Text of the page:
Adding to the art installation phenomenon was the lighting of this production.  Welcome to Othello: The Light Show.  The lighting  cues were so prominent and misguided that I became convinced they were done by a recent “lighting major” graduate.  “Look what I learned!”  But alas, I was so wrong.  The lighting is by James F Ingalls, a veteran designer.  Bizarre video monitors showing basically nothing aside, the constant; full lights, square spots, full lights, filtered lights, staccato was just unnerving.  What in the world was the point? I suspect that the point was personal.  Audience be damned!  If the audience be damned,.than it really isn’t theatre.  This production at best would make for an interesting lesson for acting students (taught by a self absorbed autocrat) but at its worst it is a personal indulgence and should be treated as such.  As a rule  many private behaviors should be done behind closed doors.

 
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Posted by on August 20, 2011 in Uncategorized

 

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Othello: Theatre For a New Audience – Review

There are experiences in the theatre that are as close to perfection as possible while still being real.  Othello, by The Theatre For A New Audience is one such production.  This Othello, directed by Arin Arbus, has returned to The Duke on 42nd Street, for a limited engagement, after a sold-out run.  The Duke is a 200 seat thrust stage (seats on three sides) theatre.  It is an intimate and fully exposing space.  There is no room for error whatsoever.  The actors cannot grandstand or break concentration without very easily being detected.  There is nowhere to hide.  For two hours and forty five minutes, these actors strut and fret with *very* minimal set.  This paradigm could very easily result in disaster.  Or in the case of this production of Othello it could be, and is, tremendous.  Directed at a breakneck speed, using every inch of space to create visual interest and dramatic effect, it is captivating.  The cast, with only one slight exception is monumental.  Othello (John Douglas Thompson) is a beautiful commanding physical presence with the voice of G-d.  The timbre, passion and inflection of his voice are quite unusual in their excellence.  I cannot think of any modern actor (in this country) with such a command of their vocal instrument.  Mr. Thompson’s physical presence is artistic, witnessed by his seeming loss of height as the play unfolds.  Iago (Ned Eisenberg) has embodied his character.  The subtle nuances and humor that he evokes are that of an actor who fully understands his role.  He is an absolute (dastardly) pleasure to watch.  Desdemona (Juliet Rylance) is lovely and utterly convincing in her role as well.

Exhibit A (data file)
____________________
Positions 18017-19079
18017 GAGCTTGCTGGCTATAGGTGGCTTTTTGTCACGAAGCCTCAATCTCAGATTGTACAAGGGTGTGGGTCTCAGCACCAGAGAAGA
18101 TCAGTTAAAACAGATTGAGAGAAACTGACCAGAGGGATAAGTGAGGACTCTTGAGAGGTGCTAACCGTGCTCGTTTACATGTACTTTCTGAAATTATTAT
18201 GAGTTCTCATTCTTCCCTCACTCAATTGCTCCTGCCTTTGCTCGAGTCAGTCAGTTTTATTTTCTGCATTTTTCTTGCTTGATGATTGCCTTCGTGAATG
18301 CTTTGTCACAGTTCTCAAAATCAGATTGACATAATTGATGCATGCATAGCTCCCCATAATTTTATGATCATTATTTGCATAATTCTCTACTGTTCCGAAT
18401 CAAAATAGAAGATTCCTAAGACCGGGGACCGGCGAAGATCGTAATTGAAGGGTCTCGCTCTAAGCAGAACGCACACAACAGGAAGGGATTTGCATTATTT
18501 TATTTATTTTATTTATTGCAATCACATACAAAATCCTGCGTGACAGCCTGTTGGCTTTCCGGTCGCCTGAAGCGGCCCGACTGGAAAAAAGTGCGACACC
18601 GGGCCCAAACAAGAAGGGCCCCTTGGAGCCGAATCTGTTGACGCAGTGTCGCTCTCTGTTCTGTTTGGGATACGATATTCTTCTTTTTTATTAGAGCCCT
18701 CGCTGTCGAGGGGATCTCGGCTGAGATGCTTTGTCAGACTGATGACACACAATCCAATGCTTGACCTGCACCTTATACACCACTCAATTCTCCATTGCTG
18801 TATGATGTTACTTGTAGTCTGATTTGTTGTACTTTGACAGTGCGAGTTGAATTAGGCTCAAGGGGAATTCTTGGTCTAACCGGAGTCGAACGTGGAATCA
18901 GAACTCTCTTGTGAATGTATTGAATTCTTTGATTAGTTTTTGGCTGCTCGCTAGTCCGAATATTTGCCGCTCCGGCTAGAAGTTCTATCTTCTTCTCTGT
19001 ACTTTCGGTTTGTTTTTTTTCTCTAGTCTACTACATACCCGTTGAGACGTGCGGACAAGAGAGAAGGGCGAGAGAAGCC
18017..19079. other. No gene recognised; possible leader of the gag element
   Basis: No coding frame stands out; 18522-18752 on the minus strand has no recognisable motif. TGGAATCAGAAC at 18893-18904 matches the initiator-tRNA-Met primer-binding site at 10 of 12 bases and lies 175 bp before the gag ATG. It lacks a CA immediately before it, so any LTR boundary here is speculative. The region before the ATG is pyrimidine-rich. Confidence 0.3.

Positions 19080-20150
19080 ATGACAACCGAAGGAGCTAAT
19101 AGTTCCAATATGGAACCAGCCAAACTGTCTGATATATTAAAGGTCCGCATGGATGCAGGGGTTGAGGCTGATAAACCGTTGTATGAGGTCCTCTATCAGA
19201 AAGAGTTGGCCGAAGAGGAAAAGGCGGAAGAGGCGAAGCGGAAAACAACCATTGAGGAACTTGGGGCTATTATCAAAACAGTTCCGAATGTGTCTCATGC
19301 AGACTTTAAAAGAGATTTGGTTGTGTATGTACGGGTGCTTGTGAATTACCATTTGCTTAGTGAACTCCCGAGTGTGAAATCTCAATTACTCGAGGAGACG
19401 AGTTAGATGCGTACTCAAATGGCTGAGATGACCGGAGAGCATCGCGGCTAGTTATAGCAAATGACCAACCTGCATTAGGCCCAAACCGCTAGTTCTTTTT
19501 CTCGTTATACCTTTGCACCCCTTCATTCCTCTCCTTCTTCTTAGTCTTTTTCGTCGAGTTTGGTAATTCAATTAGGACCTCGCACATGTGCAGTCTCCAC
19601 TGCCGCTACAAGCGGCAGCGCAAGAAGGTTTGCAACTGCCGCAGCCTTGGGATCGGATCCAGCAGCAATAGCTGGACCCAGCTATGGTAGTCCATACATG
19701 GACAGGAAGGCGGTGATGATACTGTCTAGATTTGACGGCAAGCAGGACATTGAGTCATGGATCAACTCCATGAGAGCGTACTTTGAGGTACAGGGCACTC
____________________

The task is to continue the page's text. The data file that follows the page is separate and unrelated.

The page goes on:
Of particular note is the drunken celebration after the victory on Cyprus.  The music and dance are so well choreographed that  I felt as if I had entered a Taverna.  The only distracting player emerges in this scene.  Bianca (Elizabeth Meadows Rouse) lacks the confidence to play in such an intimate theatre.  She is a relatively accomplished actress but very ill at ease when she is not speaking.  While this is a bit of unfortunate casting, it did work to reinforce how stellar the rest of the casting really is.  Without a flaw, it is difficult to really appreciate near perfection.  This production of Othello is the nearest thing to perfection we may ever see. With little fanfare, no bold face names or gimmick casting, and a deep reverence for the text, this Othello is a beacon of hope for the theatre purist.  Ms. Arbus direction is intelligent and respectful and she is someone to watch. This production is only up until April 24th.  If possible see it and immerse yourself in the pool of pleasure that is excellent theatre.

 
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Posted by on August 19, 2011 in Uncategorized